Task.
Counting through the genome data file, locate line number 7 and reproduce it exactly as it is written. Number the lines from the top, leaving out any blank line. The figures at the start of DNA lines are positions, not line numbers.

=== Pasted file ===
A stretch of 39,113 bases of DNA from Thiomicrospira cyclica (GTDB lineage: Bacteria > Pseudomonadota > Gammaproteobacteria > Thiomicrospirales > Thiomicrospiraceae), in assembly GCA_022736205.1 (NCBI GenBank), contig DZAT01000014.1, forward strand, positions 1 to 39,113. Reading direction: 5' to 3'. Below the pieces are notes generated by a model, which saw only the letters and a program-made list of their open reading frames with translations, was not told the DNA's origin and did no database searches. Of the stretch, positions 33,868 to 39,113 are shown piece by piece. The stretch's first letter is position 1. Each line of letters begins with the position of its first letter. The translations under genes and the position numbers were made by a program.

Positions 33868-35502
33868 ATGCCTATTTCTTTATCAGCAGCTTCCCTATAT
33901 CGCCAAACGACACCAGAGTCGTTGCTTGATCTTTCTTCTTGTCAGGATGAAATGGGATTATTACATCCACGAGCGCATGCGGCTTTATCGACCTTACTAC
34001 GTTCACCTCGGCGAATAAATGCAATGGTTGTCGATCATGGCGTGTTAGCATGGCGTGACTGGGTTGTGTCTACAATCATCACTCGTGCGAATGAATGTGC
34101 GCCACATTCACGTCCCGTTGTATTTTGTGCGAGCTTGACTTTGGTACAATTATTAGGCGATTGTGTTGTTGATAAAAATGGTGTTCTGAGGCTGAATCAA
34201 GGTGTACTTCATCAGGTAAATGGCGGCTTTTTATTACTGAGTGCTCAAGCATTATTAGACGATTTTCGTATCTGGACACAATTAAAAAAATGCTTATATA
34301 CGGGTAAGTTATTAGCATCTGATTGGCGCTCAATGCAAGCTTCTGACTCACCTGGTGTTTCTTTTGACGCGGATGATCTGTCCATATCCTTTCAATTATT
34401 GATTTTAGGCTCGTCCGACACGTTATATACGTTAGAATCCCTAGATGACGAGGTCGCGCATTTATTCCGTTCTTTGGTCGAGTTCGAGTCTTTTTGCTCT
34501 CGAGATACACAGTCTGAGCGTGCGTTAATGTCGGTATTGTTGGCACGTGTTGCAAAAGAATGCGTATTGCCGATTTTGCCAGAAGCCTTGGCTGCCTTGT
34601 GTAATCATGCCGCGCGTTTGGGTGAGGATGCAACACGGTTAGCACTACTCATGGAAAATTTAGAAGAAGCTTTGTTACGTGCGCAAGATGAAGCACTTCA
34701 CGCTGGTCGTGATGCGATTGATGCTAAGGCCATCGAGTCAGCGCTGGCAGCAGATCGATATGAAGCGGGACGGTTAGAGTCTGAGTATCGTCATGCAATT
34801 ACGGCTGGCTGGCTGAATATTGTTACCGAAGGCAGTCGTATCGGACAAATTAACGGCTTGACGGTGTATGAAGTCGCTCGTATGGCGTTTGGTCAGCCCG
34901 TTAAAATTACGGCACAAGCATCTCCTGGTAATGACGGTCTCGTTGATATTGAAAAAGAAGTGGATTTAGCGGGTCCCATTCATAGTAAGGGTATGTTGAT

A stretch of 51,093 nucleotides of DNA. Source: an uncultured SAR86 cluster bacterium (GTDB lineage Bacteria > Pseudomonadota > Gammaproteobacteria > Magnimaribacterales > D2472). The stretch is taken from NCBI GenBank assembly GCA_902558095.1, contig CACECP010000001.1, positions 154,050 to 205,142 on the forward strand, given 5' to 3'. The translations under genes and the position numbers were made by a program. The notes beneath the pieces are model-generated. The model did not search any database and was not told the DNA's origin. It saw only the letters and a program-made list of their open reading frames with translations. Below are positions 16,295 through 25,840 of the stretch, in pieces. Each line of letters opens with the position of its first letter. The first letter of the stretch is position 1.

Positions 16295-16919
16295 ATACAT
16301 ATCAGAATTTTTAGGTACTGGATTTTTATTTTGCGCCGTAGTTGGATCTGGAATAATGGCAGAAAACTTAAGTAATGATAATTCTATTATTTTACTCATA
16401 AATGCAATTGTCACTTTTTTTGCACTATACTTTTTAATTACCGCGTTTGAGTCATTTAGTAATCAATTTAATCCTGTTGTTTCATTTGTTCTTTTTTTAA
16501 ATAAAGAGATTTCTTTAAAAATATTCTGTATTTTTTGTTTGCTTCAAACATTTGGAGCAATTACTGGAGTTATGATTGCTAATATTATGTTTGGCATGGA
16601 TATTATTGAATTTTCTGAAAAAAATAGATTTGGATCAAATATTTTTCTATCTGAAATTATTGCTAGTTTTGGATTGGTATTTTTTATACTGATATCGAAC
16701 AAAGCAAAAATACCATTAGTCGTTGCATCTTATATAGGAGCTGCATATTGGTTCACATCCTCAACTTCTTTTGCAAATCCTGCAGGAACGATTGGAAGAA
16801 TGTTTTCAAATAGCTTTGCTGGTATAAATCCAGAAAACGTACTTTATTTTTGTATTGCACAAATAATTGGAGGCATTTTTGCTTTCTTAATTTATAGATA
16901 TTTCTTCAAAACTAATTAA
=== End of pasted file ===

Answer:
34201 GGTGTACTTCATCAGGTAAATGGCGGCTTTTTATTACTGAGTGCTCAAGCATTATTAGACGATTTTCGTATCTGGACACAATTAAAAAAATGCTTATATA